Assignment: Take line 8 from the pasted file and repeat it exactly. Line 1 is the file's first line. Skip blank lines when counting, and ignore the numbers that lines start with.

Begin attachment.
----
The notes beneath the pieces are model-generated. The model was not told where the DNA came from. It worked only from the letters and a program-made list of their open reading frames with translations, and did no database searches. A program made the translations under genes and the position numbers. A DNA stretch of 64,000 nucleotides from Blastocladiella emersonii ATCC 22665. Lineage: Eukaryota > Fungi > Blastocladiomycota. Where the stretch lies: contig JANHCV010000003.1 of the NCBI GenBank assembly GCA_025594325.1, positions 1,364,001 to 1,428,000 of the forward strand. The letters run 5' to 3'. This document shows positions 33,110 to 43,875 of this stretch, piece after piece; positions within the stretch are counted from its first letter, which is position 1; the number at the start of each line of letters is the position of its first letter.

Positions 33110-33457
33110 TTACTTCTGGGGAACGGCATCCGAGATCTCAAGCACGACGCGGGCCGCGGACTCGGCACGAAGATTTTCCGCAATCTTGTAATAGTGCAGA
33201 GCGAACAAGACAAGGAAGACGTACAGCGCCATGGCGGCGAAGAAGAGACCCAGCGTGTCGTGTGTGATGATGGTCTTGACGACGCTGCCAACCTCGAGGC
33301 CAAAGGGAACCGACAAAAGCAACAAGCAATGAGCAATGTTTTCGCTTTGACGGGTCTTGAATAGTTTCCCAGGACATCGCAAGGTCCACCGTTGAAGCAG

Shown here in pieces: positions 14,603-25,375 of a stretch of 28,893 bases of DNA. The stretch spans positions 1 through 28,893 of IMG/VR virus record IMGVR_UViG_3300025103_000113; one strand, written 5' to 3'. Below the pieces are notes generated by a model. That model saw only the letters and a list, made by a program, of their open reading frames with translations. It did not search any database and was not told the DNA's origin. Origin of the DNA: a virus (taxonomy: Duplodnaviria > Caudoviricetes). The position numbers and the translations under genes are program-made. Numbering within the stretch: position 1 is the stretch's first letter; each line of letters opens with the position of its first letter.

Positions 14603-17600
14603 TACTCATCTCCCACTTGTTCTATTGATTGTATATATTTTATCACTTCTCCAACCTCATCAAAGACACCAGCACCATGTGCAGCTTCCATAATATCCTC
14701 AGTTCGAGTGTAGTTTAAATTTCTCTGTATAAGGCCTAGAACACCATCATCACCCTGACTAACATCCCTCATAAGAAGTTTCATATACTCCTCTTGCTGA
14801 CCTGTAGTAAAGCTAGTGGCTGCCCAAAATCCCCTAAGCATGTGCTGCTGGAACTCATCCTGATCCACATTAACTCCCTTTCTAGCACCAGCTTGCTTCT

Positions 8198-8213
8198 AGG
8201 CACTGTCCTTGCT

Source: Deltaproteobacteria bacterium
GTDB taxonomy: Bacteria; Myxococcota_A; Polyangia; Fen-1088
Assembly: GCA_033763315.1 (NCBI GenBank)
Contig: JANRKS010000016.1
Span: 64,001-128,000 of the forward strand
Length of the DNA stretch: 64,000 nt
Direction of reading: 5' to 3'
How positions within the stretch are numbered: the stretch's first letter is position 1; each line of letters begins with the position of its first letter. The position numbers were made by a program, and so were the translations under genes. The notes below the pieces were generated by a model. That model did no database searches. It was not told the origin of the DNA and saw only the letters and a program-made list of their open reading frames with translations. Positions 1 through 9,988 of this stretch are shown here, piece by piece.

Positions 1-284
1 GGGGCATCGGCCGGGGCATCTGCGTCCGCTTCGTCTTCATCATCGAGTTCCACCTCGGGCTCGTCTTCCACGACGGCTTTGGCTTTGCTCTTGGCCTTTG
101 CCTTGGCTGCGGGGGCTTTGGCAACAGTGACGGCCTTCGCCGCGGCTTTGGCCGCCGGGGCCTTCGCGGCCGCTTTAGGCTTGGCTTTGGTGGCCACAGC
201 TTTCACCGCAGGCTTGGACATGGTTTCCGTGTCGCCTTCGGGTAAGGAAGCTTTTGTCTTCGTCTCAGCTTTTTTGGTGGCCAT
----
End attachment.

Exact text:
14603 TACTCATCTCCCACTTGTTCTATTGATTGTATATATTTTATCACTTCTCCAACCTCATCAAAGACACCAGCACCATGTGCAGCTTCCATAATATCCTC